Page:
Inhibitors of the Wingless-related Integration site (WNT)/β-catenin pathway have recently been under consideration as potential chemopreventive agents against Familial Adenomatous Polyposis (FAP). This autosomal-dominant syndrome is caused by germline mutations in the gene coding for the protein APC and leads to hyperactivation of the WNT/β-catenin signaling pathway, uncontrolled intestinal cell proliferation and formation of adenocarcinomas. The aim of the present work was to: (i) test, on in vitro cultures of cells carrying FAP mutations and on ex vivo biopsies of FAP patients, the WNT inhibitory activity of extracts from two common southern Italian apples, Malus pumila Miller cv. 'Annurca' and Malus domestica cv 'Limoncella'; (ii) identify the mechanisms underpinning their activities and; (iii) evaluate their potency upon gastrointestinal digestion. We here show that both Annurca and Limoncella apple extracts act as WNT inhibitors, mostly thanks to their polyphenolic contents. They inhibit the pathway in colon cells carrying FAP mutations with active dilutions falling in ranges close to consumer-relevant concentrations. Food-grade manufacturing of apple extracts increases their WNT inhibitory activity as result of the conversion of quercetin glycosides into the aglycone quercetin, a potent WNT inhibitor absent in the fresh fruit extract. However, in vitro simulated gastrointestinal digestion severely affected WNT inhibitory activity of apple extracts, as result of a loss of polyphenols. In conclusion, our results show that apple extracts inhibit the WNT pathway in colon cells carrying FAP mutations and represent a potential nutraceutical alternative for the treatment of this pathology. Enteric coating is advisable to preserve the activity of the extracts in the colon-rectal section of the digestive tract.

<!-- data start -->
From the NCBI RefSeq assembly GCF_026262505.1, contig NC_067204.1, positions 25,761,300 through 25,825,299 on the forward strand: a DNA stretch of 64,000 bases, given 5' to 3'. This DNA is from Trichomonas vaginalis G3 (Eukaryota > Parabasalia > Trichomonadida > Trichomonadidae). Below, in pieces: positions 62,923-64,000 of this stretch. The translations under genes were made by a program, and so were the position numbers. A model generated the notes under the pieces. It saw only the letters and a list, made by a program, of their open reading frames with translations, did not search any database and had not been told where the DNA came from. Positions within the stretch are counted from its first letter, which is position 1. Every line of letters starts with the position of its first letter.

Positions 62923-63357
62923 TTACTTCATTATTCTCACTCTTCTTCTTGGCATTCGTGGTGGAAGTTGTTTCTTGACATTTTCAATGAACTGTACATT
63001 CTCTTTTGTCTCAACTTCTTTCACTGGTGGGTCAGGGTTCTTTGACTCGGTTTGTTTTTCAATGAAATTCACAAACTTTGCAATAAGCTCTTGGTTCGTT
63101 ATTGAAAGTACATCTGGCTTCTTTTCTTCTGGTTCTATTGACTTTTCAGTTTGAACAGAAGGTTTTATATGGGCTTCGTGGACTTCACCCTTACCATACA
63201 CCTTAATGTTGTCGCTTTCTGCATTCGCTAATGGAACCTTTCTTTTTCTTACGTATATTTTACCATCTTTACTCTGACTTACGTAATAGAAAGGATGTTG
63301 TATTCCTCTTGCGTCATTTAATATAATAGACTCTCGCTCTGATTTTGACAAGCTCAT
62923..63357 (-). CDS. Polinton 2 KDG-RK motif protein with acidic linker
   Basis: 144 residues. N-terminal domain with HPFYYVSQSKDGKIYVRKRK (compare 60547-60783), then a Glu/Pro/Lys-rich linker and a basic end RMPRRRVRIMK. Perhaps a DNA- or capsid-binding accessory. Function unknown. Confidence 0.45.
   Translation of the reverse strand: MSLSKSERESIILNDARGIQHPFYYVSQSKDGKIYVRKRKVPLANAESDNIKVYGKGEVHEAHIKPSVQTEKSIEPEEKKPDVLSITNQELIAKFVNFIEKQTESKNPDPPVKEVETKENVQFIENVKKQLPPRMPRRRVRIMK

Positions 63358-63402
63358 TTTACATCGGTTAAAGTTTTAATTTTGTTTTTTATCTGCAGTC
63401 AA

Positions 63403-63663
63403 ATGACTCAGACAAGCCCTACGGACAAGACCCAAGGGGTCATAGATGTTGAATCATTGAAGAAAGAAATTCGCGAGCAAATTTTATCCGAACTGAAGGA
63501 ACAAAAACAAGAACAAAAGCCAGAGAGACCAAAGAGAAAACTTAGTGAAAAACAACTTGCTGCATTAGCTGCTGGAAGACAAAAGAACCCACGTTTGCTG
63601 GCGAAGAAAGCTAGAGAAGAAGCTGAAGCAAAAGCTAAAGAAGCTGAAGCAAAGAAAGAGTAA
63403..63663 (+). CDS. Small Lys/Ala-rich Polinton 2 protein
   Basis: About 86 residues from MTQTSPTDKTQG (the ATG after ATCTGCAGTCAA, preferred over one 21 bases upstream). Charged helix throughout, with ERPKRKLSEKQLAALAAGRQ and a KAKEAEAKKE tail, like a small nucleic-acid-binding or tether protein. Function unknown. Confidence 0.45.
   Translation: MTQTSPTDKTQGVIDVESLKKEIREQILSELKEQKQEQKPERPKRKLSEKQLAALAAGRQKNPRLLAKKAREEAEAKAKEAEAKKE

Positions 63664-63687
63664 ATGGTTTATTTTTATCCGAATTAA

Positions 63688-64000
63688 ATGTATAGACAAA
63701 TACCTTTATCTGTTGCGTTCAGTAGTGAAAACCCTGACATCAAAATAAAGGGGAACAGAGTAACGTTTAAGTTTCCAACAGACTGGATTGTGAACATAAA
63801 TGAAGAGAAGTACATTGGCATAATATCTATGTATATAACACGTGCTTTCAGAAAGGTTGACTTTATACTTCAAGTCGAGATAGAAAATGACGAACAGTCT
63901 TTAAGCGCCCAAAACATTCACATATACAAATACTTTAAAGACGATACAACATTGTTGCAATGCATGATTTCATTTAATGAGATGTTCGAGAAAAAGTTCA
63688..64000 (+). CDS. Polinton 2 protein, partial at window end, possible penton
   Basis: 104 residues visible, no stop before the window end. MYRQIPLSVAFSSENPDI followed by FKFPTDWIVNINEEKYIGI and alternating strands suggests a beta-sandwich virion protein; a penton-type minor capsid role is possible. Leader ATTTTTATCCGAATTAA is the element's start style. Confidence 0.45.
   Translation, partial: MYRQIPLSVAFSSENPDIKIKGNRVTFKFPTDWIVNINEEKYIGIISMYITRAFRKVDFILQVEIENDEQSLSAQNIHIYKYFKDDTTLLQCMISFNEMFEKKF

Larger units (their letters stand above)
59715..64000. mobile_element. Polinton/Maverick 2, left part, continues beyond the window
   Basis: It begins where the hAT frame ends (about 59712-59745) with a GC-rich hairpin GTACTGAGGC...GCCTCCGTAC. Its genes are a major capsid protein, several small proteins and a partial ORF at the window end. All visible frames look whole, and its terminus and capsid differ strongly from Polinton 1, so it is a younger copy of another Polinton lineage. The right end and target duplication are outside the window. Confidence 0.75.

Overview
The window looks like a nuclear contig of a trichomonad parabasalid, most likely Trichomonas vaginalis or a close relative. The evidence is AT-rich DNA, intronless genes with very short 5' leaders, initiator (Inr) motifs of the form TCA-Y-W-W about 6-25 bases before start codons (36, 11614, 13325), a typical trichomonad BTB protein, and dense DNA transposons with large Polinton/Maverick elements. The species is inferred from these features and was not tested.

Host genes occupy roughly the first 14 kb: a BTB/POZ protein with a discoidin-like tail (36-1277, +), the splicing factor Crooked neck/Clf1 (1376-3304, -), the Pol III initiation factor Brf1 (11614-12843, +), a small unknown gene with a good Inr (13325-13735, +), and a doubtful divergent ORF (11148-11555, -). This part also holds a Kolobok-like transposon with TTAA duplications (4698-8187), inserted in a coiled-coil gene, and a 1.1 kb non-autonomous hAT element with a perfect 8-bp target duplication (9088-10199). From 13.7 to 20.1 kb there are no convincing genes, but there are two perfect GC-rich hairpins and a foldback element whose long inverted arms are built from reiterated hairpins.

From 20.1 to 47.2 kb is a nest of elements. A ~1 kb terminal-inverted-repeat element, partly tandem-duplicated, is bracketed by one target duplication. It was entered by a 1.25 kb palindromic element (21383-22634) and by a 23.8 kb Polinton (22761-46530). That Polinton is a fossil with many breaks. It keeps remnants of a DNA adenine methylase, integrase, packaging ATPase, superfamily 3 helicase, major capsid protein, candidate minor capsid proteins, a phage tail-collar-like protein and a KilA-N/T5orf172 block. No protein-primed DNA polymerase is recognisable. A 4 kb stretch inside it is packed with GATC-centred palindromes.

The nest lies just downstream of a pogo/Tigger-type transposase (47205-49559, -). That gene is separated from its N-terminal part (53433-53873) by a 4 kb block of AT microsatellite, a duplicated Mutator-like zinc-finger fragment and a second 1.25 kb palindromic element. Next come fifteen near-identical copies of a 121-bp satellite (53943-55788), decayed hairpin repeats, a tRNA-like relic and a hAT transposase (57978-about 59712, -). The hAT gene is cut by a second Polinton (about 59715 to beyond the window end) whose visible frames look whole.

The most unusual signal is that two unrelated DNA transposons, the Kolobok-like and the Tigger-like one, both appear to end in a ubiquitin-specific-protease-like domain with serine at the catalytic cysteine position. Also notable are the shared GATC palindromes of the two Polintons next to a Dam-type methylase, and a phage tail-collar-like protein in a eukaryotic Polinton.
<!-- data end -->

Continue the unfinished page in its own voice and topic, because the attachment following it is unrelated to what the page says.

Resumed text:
18. WNT Inhibitory Activity of Malus Pumila miller cv Annurca and Malus domestica cv Limoncella Apple Extracts on Human Colon-Rectal Cells Carrying Familial Adenomatous Polyposis Mutations

    Directory of Open Access Journals (Sweden)

    Gennaro Riccio

    2017-11-01